The company launched the Duolingo Test Center app in July 2014, but has just finished a year-long pilot programme with leading US universities including Yale, Carnegie Mellon and MIT.
The test is a divergence from the free language learning app the company launched in in 2012 which now has 120 million users learning 21 languages.
“First we were just teaching English, now we’re also trying to certify”
“It’s a natural extension,” Duolingo CEO, Luis von Ahn told The PIE News. “First we were just teaching English, now we’re also trying to certify and our goal is to become a global certificate for it.”
The exam can be taken on a mobile device, anywhere in the world for $50 – a fraction of the cost of leading English language exams.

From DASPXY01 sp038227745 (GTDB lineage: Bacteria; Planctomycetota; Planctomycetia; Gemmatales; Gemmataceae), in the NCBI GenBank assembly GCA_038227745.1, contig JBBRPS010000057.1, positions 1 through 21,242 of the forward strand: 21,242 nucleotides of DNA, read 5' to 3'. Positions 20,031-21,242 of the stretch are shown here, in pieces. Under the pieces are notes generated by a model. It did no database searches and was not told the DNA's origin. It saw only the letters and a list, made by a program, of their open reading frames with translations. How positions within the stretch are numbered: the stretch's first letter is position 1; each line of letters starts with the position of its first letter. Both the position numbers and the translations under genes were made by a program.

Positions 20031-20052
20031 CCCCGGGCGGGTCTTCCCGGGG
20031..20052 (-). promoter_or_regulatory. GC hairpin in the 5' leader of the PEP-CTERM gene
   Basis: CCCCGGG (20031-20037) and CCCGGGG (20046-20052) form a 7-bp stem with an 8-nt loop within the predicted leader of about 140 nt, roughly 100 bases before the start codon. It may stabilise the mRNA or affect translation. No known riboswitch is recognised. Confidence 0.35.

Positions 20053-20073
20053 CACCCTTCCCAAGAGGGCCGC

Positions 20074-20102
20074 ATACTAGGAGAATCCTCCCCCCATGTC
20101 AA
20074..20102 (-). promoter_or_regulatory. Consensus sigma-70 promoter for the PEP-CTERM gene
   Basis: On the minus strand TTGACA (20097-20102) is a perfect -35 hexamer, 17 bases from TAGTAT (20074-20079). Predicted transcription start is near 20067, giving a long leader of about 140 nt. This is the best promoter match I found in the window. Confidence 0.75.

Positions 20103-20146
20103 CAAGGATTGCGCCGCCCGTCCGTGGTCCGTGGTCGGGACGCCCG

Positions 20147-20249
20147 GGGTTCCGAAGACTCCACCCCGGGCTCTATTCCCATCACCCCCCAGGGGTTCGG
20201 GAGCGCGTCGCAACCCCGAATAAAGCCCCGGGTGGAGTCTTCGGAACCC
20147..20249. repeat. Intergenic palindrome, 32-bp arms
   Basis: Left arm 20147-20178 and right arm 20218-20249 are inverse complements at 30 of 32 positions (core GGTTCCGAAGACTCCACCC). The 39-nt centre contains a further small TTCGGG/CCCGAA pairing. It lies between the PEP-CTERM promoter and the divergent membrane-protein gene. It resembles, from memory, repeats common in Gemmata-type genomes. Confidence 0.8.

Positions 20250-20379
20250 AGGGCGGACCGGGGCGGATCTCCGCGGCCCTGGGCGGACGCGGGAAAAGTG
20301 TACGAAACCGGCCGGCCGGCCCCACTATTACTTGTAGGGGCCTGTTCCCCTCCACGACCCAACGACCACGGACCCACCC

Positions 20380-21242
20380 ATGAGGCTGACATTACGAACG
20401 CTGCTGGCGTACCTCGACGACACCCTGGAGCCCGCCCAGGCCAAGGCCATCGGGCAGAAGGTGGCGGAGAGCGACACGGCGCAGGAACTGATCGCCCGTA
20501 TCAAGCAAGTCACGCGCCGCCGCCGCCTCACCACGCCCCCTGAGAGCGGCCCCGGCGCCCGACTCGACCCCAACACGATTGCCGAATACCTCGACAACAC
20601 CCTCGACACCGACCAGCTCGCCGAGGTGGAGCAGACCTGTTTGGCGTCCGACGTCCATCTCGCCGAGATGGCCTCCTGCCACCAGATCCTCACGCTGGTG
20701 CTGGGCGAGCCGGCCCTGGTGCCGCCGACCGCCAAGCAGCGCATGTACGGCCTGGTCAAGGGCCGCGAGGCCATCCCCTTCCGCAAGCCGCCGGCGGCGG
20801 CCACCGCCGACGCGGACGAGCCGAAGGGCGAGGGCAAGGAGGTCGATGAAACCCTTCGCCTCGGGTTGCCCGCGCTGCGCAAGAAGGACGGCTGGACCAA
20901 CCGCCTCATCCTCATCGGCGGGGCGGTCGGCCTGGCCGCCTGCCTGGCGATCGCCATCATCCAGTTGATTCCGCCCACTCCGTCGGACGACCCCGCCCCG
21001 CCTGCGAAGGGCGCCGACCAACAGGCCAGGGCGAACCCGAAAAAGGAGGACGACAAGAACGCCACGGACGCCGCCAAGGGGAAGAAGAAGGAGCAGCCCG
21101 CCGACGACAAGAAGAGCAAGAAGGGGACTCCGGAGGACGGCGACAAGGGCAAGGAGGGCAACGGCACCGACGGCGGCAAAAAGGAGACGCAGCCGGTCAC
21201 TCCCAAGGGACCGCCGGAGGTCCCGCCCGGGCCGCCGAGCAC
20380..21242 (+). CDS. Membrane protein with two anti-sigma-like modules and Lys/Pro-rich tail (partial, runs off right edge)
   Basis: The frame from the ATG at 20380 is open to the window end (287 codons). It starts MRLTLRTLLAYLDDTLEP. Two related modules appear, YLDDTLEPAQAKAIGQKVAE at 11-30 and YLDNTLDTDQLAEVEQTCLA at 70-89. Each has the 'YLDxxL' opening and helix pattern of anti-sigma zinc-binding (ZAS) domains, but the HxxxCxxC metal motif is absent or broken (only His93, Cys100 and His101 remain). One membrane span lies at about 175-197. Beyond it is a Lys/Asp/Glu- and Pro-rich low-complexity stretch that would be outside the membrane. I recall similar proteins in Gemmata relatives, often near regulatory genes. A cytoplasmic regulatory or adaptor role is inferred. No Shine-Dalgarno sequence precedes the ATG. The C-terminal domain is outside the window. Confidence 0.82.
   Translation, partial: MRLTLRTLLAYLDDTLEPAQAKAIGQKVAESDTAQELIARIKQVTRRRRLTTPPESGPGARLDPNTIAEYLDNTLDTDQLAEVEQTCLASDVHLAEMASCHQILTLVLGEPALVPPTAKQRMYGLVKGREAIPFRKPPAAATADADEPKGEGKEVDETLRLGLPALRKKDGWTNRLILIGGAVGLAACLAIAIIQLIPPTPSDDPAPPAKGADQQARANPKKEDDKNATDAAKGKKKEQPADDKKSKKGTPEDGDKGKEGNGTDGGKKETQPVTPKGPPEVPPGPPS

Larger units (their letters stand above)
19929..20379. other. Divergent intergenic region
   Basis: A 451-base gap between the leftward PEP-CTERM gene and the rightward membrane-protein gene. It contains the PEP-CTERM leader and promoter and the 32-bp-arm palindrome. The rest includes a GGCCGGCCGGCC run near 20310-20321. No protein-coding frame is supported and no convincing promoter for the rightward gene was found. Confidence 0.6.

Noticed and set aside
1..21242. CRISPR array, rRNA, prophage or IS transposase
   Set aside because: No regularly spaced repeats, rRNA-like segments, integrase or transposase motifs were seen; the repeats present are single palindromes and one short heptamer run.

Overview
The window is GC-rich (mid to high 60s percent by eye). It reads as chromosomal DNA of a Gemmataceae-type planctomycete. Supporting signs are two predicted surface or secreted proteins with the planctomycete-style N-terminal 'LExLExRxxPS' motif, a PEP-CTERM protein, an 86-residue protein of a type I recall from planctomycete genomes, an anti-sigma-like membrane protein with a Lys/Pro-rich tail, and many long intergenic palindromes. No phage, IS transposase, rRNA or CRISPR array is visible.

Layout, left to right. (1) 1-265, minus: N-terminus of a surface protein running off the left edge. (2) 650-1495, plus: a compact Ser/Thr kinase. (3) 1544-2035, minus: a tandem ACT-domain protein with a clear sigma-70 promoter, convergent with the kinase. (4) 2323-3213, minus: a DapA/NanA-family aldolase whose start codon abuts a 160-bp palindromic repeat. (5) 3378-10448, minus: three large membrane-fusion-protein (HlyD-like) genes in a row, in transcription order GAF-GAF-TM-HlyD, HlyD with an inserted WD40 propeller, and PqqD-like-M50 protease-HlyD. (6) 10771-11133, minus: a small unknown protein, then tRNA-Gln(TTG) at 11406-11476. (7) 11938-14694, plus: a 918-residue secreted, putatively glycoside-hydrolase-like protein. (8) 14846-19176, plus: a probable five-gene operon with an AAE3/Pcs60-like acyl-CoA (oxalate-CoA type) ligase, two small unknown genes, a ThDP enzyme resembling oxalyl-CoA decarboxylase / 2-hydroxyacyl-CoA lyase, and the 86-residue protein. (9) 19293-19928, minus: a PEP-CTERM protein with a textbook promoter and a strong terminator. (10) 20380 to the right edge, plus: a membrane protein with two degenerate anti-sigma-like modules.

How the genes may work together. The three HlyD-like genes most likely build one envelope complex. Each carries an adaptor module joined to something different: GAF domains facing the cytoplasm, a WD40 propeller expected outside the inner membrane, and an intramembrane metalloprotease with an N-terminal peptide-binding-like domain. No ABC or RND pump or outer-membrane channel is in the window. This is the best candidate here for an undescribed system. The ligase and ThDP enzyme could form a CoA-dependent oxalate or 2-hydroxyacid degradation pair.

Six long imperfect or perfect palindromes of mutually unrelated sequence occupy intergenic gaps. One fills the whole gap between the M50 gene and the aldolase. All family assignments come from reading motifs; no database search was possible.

The computer adaptive exam takes about 20 minutes and tests students’ ability to read, listen, speak and write English.
The programme relies on front facing cameras to check students’ identity and human proctors who watch students as they take the exam.
Von Ahn argues that having proctors who are located remotely adds another level of security to the Duolingo exam that others can’t.
“When you look at how much of the cheating happens in standardised tests, a lot of times it’s the testing centres that have been compromised…Here you can’t quite do that because you can’t see the proctor,” he said.
A 2014 study of 200 English language learners showed that Duolingo test scores correlate to TOEFL results and are consistent after multiple sittings.
After a successful pilot period, the company is now working to bring more institutions on board. “If the universities ever start offering us in lieu of any of the other tests most everybody will just want to take our test because it’s cheaper and you can take it from anywhere you want,” said von Ahn.